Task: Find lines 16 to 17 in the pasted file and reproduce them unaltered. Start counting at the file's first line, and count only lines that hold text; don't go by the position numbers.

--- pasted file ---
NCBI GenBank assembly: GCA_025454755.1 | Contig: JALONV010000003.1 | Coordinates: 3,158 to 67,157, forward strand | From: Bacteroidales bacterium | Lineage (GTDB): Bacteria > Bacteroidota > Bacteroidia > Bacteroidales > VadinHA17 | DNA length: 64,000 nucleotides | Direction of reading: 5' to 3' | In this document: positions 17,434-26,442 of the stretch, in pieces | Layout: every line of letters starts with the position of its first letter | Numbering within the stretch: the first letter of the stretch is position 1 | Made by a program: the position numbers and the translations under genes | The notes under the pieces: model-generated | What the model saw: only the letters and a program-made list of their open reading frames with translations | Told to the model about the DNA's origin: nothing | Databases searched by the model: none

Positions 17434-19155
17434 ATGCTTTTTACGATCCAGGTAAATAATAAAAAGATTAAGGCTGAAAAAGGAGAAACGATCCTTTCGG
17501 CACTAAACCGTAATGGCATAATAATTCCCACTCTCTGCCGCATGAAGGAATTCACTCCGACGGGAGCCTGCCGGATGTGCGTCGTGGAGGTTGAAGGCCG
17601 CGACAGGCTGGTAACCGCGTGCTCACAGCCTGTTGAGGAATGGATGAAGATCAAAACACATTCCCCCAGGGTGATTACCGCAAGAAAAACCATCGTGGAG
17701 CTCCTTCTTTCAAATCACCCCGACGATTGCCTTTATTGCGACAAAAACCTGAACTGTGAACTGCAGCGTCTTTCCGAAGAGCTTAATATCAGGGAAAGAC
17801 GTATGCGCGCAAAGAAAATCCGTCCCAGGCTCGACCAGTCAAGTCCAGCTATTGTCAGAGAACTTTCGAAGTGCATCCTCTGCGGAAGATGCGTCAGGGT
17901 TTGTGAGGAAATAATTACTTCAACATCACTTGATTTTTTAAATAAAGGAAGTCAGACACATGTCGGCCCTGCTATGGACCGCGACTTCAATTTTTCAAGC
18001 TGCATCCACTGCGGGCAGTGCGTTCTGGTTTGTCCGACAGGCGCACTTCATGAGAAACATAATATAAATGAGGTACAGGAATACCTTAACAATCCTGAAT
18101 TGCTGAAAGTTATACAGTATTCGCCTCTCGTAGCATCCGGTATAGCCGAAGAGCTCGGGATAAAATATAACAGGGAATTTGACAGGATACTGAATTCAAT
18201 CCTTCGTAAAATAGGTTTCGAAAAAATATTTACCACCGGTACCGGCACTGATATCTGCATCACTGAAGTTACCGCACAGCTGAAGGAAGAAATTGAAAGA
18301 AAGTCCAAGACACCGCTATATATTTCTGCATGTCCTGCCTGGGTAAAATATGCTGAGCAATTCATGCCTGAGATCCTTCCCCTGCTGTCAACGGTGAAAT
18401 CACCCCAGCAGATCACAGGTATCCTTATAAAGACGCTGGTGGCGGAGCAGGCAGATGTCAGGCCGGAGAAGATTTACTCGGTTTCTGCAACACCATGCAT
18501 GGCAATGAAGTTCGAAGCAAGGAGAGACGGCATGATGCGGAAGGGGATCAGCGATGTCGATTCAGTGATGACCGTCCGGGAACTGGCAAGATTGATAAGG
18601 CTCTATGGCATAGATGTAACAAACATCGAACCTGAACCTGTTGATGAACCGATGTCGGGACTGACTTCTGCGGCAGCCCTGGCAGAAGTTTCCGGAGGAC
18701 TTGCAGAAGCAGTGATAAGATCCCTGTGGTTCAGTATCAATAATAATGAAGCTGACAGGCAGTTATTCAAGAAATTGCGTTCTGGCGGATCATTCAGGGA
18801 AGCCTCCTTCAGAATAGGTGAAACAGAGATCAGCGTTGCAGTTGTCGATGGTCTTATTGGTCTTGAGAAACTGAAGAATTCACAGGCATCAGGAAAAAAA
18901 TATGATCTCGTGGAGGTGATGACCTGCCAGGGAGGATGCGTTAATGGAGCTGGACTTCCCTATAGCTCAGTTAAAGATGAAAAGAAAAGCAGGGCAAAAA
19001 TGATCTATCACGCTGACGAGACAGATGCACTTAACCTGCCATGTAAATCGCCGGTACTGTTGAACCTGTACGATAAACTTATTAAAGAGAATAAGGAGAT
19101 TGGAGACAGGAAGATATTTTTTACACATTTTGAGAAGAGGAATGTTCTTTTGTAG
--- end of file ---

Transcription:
18701 TTGCAGAAGCAGTGATAAGATCCCTGTGGTTCAGTATCAATAATAATGAAGCTGACAGGCAGTTATTCAAGAAATTGCGTTCTGGCGGATCATTCAGGGA
18801 AGCCTCCTTCAGAATAGGTGAAACAGAGATCAGCGTTGCAGTTGTCGATGGTCTTATTGGTCTTGAGAAACTGAAGAATTCACAGGCATCAGGAAAAAAA